Sexual, gender based violence confab rises against harm to victims, urges men to ‘zip up’, ‘women to close up’

Barrister Kingsley Otuaro, Delta State Deputy Governor.

A preponderance of opinions today, Monday, December 2, 2019, rose against the harm that sexual violence against women cause to victims, with a call on “men to zip up” and “women to close up.”

Parents were also called upon to show responsibility by taking good care of their children and stop living the life of absentee parents from their homes.

This was the focus of speeches made at a one-day stakeholders meeting on sexual and gender based violence in Delta State, organized by the Delta State Sexual and Gender-based Violence Response Team and supported by 05 Initiative.

The event which had as its theme: “ Generation Equality: Stands against Rape and other forms of SGBV was held at the Unity Hall, Government House, Asaba and attended by dignitaries that included representative of the Governor, who is also the Deputy Governor of Delta state, Barrister Kingsley Otuaro, wife of the Governor, Dame Edith Okowa, the Chief Judge, Justice Marshall Umukoro, commissioner for Women Affairs and Social Development, Mrs. Mrs. Flora Alanta, non-governmental organizations and women advocacy groups.

Otuaro described the rape and other forms of sexual and gender based violence against women as a disturbing phenomenon, even as he called on all to imbibe the word of God so as to transform their lives and destroy the demons that influence the vices. “Rape and violence against the female is a disturbing phenomenon. It is very worrisome,” the Deputy Governor said.

In her keynote speech, Mrs. Okowa described the stakeholders’ conference as very apt, called attention bible references including 2nd Timothy 3: 1-4, Job 31: 1 and then put the question, saying: “What would attract a 70 years-old man to a baby of two years? Could it be for ritual? This is what we cannot explain; a father turning his daughters into wives.”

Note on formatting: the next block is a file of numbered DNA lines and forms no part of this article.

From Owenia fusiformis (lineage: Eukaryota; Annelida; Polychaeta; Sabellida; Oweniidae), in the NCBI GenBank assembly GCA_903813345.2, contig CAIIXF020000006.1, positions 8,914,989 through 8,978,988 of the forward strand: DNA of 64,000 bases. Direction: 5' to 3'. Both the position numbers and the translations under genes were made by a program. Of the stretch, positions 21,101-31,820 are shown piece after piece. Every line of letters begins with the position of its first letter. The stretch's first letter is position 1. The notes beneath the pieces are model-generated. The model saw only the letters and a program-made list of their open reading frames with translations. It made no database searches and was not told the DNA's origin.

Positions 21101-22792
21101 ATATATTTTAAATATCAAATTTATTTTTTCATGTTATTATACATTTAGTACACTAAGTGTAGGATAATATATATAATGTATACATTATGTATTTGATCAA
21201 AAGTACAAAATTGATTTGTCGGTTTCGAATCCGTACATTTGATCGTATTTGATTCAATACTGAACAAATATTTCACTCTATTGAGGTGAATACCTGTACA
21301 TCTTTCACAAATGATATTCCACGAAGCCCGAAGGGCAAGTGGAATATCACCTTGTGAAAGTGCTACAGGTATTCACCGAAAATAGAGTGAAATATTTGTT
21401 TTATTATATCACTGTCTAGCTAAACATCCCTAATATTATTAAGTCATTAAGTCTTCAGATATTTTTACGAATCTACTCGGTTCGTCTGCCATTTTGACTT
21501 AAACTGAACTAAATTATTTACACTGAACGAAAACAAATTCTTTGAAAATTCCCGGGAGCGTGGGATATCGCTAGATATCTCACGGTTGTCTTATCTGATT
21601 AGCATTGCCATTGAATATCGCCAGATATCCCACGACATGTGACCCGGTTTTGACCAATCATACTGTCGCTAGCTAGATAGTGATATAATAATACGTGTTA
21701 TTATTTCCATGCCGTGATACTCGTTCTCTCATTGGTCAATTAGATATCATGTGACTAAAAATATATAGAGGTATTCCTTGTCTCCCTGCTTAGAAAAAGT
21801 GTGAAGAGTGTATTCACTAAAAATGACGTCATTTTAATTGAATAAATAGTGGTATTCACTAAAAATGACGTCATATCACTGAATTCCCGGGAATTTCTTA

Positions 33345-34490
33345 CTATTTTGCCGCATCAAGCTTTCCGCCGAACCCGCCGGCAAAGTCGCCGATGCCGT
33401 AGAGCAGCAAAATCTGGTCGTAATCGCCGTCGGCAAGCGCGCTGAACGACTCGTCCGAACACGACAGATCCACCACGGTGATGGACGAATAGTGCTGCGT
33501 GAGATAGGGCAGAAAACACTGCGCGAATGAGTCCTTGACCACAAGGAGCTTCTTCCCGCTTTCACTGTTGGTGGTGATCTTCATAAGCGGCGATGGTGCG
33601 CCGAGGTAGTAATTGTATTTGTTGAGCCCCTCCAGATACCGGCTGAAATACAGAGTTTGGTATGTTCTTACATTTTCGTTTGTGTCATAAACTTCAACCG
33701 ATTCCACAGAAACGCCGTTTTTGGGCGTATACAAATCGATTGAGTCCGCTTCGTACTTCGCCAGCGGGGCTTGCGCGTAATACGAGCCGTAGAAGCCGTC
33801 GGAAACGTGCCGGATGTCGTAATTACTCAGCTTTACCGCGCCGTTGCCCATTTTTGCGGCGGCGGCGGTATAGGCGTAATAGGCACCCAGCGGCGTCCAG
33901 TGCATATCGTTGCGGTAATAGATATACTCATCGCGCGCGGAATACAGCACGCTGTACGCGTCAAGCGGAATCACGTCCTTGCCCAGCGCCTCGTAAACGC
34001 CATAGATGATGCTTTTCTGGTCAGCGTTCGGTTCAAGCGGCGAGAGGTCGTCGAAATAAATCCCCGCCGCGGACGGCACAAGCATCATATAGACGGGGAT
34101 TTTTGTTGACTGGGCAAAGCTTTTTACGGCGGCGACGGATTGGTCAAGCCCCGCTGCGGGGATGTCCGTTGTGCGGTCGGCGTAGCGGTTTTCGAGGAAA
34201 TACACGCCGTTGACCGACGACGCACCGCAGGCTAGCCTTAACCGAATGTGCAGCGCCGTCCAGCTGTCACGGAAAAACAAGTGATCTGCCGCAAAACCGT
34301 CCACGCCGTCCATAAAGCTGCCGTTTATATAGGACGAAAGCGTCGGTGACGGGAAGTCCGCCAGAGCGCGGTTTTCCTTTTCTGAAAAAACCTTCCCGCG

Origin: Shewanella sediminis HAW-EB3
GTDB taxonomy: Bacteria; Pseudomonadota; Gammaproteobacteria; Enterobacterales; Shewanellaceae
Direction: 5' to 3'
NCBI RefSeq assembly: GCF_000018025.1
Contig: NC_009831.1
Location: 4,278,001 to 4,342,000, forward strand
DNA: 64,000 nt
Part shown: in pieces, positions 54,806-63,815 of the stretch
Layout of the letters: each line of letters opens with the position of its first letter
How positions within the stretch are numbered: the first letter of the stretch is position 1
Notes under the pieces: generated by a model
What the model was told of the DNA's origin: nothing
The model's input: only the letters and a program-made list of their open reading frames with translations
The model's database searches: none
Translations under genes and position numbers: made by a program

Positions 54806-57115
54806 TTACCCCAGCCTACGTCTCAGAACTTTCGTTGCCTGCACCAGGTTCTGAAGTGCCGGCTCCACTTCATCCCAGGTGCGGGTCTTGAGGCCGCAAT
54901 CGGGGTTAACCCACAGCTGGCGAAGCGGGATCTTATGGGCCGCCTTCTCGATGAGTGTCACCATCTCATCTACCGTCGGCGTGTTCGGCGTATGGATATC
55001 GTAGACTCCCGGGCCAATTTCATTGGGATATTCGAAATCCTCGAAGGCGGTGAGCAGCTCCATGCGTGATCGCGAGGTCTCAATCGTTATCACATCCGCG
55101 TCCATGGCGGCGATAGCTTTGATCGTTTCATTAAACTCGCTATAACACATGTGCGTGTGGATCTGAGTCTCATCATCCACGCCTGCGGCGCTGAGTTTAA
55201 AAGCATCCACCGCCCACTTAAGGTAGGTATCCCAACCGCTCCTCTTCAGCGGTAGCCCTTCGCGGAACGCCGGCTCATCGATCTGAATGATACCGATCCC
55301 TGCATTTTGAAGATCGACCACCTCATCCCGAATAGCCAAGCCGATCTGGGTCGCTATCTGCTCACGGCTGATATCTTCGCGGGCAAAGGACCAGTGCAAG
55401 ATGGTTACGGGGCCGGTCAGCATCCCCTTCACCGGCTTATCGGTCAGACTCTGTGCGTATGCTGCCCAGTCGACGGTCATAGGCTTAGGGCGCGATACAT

The Delta first lady blamed some parents for not showing care and spending adequate time with their children. She said: “No driver drove my children to school. I did myself; for all of them.”

She criticised parents who abandon their responsibility to children at home in preference to attend weddings, saying “must you go to every wedding? Must you go to every ceremony? If you go to everywhere, you lose your value.”

Mrs. Okowa disagreed with suggestion that the provocative way that some women dress is not enough one of the causes that assault the sensibilities of men, saying: “I stand to disagree. Who told you that it is when you expose your body that you are more beautiful?”

She agreed with the prescription of Mrs. Alanta that men should zip up and women should close up.
For the way forward, she proposed that parents should return to their original love, and that they should realize that the children they have are not their own but God’s and that when they will be face to face with Him they will have to account for them before Him.

Men, she continued, should properly zip up and women close up. “When you get to heaven you will give account of how you died, whether you did as a result of misdeeds or it was God who called you,” she said.

Justice Umukoro who disclosed that there are 101 rape cases pending in courts in the state, said that the challenge is that victims of rape are not prepared to come and give evidence. “There are 3,500 inmates in the prisons in the state, and their ages range from 17 to 25 years. They are all from broken homes.

“Absentee fathers and absentee mothers who take the children to school at 7.30 a.m. and go to take them from school at 5p.m. and 6p.m,” Justice Umukoro said.

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